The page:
Wilsonville considers fiber options
Study will explore whether citizen use of fiber-optic network is appropriate
If youre fed up with your internet service provider, the City may have a solution for you.
The Wilsonville City Council gave staff the go-ahead at a Jan. 4 work session to carry out a study to determine what to do with the fiber optic lines that, at present, are used solely by the City. Among the options the study will consider is whether extending access to the Citys fiber network to residents would be prudent, potentially allowing for a third internet service provider in a city where service from Comcast and Frontier are the only options available.
Holly Miller, the Citys information technology manager, told the council that fiber was installed in 2013 from City Hall down Wilsonville Road, up Kinsman Road and to South Metro Area Regional Transit (SMART) Central on Boberg Road. Miller called the connection a backbone run that has allowed for new connections to be built along that route since, including a connection with Clackamas Countys broadband network.
The connection with Clackamas County has allowed for faster and less expensive broadband access by the Wilsonville Public Library and the police department. It has also allowed better connectivity for schools in the West Linn-Wilsonville School District. Miller added that the City of Wilsonville hopes ultimately to add more fiber between the buildings for the sake of redundancy.
While doing this work, a number of policy questions have arisen with respect to leasing fiber to other entities, both government and private sector, and just what the overall goal of Wilsonvilles fiber should be, Miller said.
Those options include continuing to reserve the network exclusively for City use; expanding the fiber network to commercial and industrial districts, which could help to spur economic growth; extending the network to residential neighborhoods, which could create competition for other networks by allowing the City to act as an internet service provider or by allowing the City to form a partnership with an internet provider; or trying to entice Google into building a Google Fiber network in the city for use by all parties.
Miller said that those questions were ones that would have to be decided by the City Council, and the decisions would be better made with more information. She asked the Council for direction on whether or not she should go about compiling that information by contracting with experts in municipal fiber to explore different fiber models available to the city. That would cost between $70,000 and $80,000.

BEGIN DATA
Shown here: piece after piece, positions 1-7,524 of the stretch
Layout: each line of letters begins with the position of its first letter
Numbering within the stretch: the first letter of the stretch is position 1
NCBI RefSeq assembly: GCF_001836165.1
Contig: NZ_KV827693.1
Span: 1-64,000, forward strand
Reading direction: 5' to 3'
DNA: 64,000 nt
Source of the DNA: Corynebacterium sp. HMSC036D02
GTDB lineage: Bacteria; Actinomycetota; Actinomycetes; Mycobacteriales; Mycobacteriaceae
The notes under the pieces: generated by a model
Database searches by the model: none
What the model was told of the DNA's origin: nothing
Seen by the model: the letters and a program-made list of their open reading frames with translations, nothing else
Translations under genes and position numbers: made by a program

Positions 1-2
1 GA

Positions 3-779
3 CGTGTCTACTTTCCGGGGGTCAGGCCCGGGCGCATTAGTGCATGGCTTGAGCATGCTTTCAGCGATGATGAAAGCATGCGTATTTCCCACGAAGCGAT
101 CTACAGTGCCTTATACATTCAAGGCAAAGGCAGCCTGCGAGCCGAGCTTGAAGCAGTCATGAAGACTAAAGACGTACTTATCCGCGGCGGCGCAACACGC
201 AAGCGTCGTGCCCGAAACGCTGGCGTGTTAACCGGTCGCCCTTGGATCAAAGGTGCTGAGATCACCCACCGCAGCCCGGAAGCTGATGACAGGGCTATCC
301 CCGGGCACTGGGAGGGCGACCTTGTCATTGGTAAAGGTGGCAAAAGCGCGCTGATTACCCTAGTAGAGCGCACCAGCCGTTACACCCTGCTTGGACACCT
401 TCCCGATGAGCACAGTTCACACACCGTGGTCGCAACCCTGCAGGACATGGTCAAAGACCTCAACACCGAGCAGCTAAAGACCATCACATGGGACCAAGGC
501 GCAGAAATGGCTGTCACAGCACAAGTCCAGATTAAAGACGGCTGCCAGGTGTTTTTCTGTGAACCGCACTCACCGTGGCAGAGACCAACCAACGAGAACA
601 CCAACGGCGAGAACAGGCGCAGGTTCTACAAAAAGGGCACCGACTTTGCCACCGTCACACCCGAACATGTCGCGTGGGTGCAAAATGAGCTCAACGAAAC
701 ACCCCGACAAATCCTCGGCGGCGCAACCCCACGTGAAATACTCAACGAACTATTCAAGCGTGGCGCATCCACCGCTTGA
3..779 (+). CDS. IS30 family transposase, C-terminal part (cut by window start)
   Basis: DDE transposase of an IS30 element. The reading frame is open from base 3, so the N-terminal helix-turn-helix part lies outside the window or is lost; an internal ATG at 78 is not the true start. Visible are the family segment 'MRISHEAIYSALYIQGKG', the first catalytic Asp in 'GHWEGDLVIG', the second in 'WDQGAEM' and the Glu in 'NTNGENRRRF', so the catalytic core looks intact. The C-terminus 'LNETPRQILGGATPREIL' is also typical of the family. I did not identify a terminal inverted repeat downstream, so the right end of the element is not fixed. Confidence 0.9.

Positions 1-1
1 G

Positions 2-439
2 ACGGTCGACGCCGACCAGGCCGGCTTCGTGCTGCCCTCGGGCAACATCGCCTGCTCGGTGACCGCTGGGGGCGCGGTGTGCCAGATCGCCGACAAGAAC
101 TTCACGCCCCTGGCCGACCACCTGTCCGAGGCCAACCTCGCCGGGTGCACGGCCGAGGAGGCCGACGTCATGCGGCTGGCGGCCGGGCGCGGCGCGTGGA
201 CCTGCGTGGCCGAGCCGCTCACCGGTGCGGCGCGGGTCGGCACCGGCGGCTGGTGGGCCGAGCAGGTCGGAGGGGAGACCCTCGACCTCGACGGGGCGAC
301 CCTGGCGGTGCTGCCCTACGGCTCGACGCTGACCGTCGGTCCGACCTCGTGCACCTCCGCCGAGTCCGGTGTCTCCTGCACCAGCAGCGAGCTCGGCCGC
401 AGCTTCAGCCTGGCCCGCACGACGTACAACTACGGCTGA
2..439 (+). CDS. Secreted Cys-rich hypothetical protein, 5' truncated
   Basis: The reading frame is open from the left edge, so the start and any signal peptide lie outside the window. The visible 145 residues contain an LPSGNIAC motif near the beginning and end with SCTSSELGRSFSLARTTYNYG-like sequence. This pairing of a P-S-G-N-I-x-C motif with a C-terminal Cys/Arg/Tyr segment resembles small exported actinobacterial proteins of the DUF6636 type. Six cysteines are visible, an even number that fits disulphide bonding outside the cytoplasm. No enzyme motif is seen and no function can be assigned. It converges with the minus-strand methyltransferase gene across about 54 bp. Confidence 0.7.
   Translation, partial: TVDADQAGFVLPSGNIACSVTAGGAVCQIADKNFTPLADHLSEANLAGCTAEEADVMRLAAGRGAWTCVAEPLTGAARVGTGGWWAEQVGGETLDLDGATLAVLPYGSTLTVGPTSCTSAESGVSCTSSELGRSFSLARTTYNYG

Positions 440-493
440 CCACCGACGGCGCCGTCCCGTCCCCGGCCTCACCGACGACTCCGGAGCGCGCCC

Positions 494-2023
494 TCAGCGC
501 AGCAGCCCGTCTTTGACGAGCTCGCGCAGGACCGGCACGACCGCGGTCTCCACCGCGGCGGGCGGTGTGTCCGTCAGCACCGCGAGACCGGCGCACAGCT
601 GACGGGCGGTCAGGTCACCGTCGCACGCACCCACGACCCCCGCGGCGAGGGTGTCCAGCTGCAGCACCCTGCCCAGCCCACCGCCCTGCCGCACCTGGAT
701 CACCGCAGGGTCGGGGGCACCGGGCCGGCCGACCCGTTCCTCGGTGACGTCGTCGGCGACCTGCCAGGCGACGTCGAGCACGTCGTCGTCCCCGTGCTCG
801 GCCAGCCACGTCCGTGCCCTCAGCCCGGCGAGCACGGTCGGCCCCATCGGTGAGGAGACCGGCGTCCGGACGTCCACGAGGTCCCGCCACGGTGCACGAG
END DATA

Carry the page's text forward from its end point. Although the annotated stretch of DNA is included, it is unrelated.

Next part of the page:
City Manager Bryan Cosgrove noted that the City of Lake Oswego is one municipality that has been considering the question as well.
A lot of cities are getting in the game on this, he said.
Wilsonville Mayor Tim Knapp said that the question was an important one.
It really goes to the concept of how competitive we think our city should be across business interests and across industry, as well as the financial addition and even the residential participation in that, Knapp said.
As a city that has taken a lot of pride in its infrastructure, this is infrastructure and this is something that I think we need to take a good, hard look at, Council President Scott Starr said.
Councilor Susie Stevens asked how realistic Google Fiber would be. Miller replied that the Citys practice of laying fiber underground made it less competitive in vying to be one of the few cities Google plans to build fiber in.
(Underground fiber) is quite a bit more expensive than running fiber aerially, Miller said. She noted that a study would nevertheless consider Google Fibers feasibility, in part because it is a popular option among residents.
The council ultimately gave its blessing to the study, and asked Cosgrove to create a budgeting proposal to fund it.